According to the latest World Bank note on migration and development, remittances from migrants remained strong in 2020, with a lower-than-expected decline, despite the Kovid-19 epidemic.T
Officially recorded remittances to low and middle-income countries reached $ 540 billion last year, barely 1.6% less than in 2019 before the health crisis. “This decline is less pronounced than in the 2009 financial crisis, when the decline in remittances reached 4.8%.
In addition, the decline is much less brutal than direct foreign investment (FDI) in low- and middle-income countries, which, apart from China, fell by more than 30% in 2020, the Washington-based financial institution international noted. As a result, remittances exceeded the total flow of FDI ($ 259 billion) and official development assistance ($ 179 billion) last year.
For the Middle East and North Africa, remittances from migrants rose 2.3% last year to nearly $ 56 billion – a growth primarily attributed to, according to the World Bank, “persistence of transfers to Egypt and Morocco: they climbed 11% In the case of Gaya Egypt, reached a record level of about 30 billion dollars and 6.5% for Morocco.
Tunisia also benefited from this trend, with an increase of 2.5%. Countries such as Djibouti, Lebanon, Iraq and Jordan have experienced opposite dynamics, with declines of more than 10% in 2020. The continuity of remittances from migrants can be largely explained, specifying, through budget support measures in host countries that have contributed to a more favorable economic situation than expected, normalization of transactions through digital means rather than cash and Cyclical fluctuations in oil prices and exchange rates, along with the increasing use of formal channels.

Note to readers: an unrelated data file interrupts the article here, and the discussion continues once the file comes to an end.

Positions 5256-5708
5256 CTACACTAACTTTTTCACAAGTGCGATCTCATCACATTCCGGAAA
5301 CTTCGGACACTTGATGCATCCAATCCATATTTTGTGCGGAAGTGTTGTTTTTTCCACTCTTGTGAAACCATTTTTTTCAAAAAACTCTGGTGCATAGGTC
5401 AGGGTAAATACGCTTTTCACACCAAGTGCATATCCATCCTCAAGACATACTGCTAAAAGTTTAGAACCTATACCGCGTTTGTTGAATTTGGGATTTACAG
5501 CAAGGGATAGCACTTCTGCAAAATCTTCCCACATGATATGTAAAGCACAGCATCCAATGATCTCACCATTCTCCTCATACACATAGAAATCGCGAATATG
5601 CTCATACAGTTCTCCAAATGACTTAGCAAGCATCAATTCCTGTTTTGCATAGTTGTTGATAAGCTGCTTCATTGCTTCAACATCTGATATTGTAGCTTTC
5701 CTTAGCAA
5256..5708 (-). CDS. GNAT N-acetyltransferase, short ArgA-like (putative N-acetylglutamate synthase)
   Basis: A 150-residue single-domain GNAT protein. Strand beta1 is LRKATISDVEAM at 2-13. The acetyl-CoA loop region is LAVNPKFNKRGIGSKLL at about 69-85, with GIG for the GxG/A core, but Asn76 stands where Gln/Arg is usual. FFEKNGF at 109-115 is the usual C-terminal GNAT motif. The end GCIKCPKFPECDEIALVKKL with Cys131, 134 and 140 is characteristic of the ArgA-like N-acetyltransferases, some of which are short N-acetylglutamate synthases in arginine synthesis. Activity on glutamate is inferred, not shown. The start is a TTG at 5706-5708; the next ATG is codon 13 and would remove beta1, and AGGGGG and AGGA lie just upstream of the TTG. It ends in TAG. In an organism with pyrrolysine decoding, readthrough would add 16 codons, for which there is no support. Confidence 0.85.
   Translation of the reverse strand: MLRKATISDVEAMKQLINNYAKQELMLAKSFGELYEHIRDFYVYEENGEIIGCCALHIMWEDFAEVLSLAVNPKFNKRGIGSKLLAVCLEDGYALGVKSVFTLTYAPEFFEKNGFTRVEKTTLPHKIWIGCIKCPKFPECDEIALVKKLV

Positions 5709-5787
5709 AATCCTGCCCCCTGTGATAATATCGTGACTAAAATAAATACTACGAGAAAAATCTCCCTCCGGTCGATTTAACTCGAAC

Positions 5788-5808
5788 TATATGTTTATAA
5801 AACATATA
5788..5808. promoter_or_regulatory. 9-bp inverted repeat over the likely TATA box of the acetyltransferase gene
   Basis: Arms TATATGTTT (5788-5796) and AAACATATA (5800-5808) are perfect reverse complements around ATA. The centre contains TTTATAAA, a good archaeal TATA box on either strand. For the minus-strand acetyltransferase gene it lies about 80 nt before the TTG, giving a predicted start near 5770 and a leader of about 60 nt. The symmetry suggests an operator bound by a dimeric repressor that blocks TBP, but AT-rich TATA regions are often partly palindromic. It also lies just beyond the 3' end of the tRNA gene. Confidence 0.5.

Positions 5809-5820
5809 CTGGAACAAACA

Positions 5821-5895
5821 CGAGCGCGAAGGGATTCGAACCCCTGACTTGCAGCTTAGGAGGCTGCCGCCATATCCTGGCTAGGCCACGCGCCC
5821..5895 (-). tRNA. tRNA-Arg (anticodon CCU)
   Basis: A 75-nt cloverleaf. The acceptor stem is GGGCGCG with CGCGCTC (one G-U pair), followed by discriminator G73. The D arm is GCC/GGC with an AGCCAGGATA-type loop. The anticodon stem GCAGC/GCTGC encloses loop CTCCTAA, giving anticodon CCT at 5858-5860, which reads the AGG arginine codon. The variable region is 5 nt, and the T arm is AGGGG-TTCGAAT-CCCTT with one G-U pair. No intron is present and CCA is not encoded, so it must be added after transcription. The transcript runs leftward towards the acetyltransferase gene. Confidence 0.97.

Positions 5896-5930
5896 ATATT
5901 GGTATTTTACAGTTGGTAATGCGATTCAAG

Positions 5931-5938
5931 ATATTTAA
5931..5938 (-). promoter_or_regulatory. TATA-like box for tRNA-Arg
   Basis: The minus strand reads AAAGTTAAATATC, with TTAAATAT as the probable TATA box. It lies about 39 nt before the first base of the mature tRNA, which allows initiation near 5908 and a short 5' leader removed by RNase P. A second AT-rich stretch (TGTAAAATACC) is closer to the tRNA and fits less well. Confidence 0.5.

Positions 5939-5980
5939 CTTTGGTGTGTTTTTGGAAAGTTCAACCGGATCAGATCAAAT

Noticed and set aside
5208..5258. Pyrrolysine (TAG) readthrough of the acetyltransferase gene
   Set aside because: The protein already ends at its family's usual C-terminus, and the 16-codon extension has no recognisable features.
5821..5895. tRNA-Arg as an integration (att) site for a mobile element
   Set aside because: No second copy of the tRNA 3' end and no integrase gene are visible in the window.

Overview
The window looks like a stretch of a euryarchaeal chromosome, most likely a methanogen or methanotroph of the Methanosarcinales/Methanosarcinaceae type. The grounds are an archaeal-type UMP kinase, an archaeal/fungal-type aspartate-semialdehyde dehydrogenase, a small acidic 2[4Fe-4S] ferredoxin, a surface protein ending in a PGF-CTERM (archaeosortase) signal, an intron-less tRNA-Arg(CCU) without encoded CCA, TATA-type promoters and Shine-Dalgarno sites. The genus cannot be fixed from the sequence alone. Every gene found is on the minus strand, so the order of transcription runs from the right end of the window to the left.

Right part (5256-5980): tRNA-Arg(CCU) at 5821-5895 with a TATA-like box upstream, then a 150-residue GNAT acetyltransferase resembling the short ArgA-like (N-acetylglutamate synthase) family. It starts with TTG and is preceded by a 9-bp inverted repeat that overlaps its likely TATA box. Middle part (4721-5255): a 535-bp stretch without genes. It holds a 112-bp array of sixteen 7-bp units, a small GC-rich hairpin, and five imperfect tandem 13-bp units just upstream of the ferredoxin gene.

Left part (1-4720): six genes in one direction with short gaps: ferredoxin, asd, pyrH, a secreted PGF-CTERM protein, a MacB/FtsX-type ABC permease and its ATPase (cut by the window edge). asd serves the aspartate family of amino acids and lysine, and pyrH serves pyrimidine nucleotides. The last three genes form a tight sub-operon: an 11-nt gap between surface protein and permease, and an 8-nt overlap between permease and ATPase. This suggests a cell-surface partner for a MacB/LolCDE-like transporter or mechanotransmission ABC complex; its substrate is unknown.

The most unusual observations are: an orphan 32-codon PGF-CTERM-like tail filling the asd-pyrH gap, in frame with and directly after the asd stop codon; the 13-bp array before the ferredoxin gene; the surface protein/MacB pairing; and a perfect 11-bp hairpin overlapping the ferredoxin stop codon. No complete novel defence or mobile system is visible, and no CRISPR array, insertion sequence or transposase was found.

The actual amount of formal and informal transfers probably exceeds official figures, although the impact of the COVID-19 epidemic on informal flows is difficult to assess. “While Kovid-19 still has devastating effects on families around the world, remittances confirm their role as a lifeline for poor and vulnerable populations”, in a press release, Social Protection Poll and World Bank Job Underlines the global director of. , Michal Rutkowski.
For other regions, remittances increased by 6.5% for Latin America and the Caribbean, compared to 5.2% for South Asia. But the opposite situation has been observed in the regions of East Asia-Pacific (-7.9%), Europe-Central Asia (-9.7%) and Sub-Saharan Africa (-12.5%). According to the World Bank, the “collapse” of inflows into sub-Saharan Africa is almost entirely due to a nearly 28% drop in shipments to Nigeria. Consistent with the expected rebound in global growth in 2021 and 2022, remittances to low and middle-income countries are expected to grow 2.6% to $ 553 billion in 2021, then increase 2.2% to 565 billion in 2022. For World Bank estimates.
Despite significant steps taken by most high-income countries on the vaccination front, the level of coronavirus infection in many large developing economies remains high, causing some uncertainty during remittances. For 2021, remittances to the MENA region should increase by 2.6%, thanks to a slight improvement in the euro area and the backdrop of a slowdown in shipments from Gulf Cooperation Council countries.